One of the reasons problems seems so uniquely unfixable in the Golden State is that those who tell the truth about them are instantly and angrily silenced.
Two recent examples have caught our eye.
As California Globe’s Evan Symon has reported, Cotopaxi, the high-end outdoor clothing retailer, last week became the latest to join the exodus of companies that feel they can no longer do business in San Francisco. Unlike many, Cotopaxi didn’t go quietly. CEO Davis Smith wrote in a post on LinkedIn, “As of today, we are closing the store due to rampant organized theft and lack of safety for our team. Our store is hit by organized theft rings several times per week. They brazenly enter the store and grab thousands of dollars of product and walk out.”
Smith detailed exactly how out of control the situation had grown.
“We opened a retail store a year ago on Hayes Street, the charming shopping district just blocks away from the famous Full House home. Our first week there, our windows were smashed and thousands of dollars of product was stolen. We replaced the window, and it immediately happened again (four times). We replaced with window with plywood as we waited for a month+ to get a metal security gate installed (demand for those gates is creating huge delays). … It’s impossible for a retail store to operate in these circumstances, especially when cities refuse to take any action (despite us paying taxes well above any other state we operate in). The city recently announced a reduction of police presence in this neighborhood, despite mass-scale crime.”
Many on LinkedIn were sympathetic, not just to the company and its employees, but to the good people of San Francisco who will lose a valued store and its jobs and tax dollars. But many others raised their voices in opposition. Not to the criminals who cost a city yet another taxpayer and employer and place to buy awesome bags made from 100% repurposed fabric.
Surprisingly, many LinkedIn members scolded not the thieves but the company.
Brian Larson said that calling for more police “propagates the existence of historically racist, oppressive, and violent institutions.” He advised Smith to “advocate for the vital programs — education, health care, housing, etc. — that need more funding.” Tylo Ward said we should “start investing in affordable housing, social services for low-income and dispossessed peoples.”
In fact, San Francisco spends more on those programs than any place in the world. San Francisco’s budget just for homelessness was $1.1 billion in fiscal 2022. That’s 80% of the entire budget for the city of Jacksonville, which has the same population as San Francisco.
Edward Christenson advised that Cotopaxi could serve “breakfasts, or dinners and being welcoming.” They could try “Funding some public bathrooms right near by and offering old/unsellable product for free. Offering day jobs doing some cleaning of the street.”
Again, SF became the butt of international headlines by recently announcing they are building a single toilet that cost $1.7 million. You know where that $1.7 million came from? Taxes on people like Smith and the shoppers at Cotopaxi. The notion that the city’s taxpayers are underfunding its ambitious goals is ludicrous.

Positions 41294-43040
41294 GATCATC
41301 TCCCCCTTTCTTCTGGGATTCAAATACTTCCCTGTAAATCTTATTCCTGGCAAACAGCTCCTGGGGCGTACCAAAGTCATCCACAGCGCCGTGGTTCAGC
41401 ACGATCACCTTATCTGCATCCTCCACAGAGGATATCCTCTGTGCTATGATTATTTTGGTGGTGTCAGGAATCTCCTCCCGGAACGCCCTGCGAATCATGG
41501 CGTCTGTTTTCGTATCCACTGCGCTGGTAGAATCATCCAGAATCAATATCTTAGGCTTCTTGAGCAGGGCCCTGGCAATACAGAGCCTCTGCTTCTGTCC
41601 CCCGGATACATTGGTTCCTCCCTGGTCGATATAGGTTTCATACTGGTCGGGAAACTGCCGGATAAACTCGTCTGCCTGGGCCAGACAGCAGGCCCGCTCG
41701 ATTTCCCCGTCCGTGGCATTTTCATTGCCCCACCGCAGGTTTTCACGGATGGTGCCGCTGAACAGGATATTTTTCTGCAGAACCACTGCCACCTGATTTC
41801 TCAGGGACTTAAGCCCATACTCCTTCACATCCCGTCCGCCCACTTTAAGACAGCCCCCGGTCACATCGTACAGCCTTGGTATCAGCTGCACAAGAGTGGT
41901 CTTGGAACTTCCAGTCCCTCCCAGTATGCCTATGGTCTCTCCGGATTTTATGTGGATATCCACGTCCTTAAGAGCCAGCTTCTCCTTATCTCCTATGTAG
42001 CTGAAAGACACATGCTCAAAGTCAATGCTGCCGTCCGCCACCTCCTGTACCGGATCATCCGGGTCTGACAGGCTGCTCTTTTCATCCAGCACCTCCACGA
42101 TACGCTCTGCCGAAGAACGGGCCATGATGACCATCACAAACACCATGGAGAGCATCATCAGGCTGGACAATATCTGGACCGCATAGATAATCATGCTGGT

Remember, this is LinkedIn, not Twitter. These are presumably professional people using their real names, not Russian bots put here to make us do the “I can’t believe how crazy my fellow Americans are” thing. It’s also notable that Cotopaxi’s strenuous efforts to signal its woke credentials—the company brags that its products are “sustainably sourced and ethically made” and its models make a Benetton ad look like the Iowa GOP Caucus—hasn’t protected it.
The same is true for San Francisco’s progressive mayor, London Breed.
As Leighton Woodhouse details in Common Sense, Breed committed the unpardonable sin of speaking the truth about what’s driving the city’s tragic spike in fentanyl deaths. Appearing on KQED’s Political Breakdown show, Breed said, “There are, unfortunately, a lot of people who come from a particular country—come from Honduras—and a lot of the people who are dealing drugs happen to be of that ethnicity. And when a lot of the arrests have been made, for people breaking the law, you have the Public Defender’s office and staff from the Public Defender’s office, who are basically accusing and using the law to say, ‘You’re racially—you’re racial profiling. You’re racial profiling.’ Right? And it’s nothing ‘racial profile’ about this. We all know it. It’s the reality.”
Predictably, the San Francisco Latinx Democratic Club condemned Mayor Breed — the city’s first African American female mayor, for her “racist and xenophobic comments.” They demanded an apology for the “appalling” remarks, which represent a “dangerous line of thinking from the Mayor regarding the Latino community.”
We wish we could report that Mayor Breed doubled down on truth telling and acknowledged the disastrous harm wrought on the city by former DA Chesa Boudin’s refusal to prosecute Honduran drug dealers out of concern that a drug arrest might lead to a deportation.
Nope. Breed caved to the mob. Breed tweeted a silly statement describing San Francisco’s drug dealers as “people of all races, ethnicities, and genders.” She apologized for failing “to accurately and comprehensively discuss what is an incredibly complex situation in our City and in Central America.” Barf.
We should expect our CEOs to speak the truth. We should demand that our political leaders speak the truth. When they do, they shouldn’t apologize or give in to woke crybullies.
Mayor London Breed apologizes after comments made on KQED earlier this month about mostly migrants from Honduras drug dealing in the Tenderloin. pic.twitter.com/vQvWzFuLw3
— Gia Vang (@Gia_Vang) October 20, 2022
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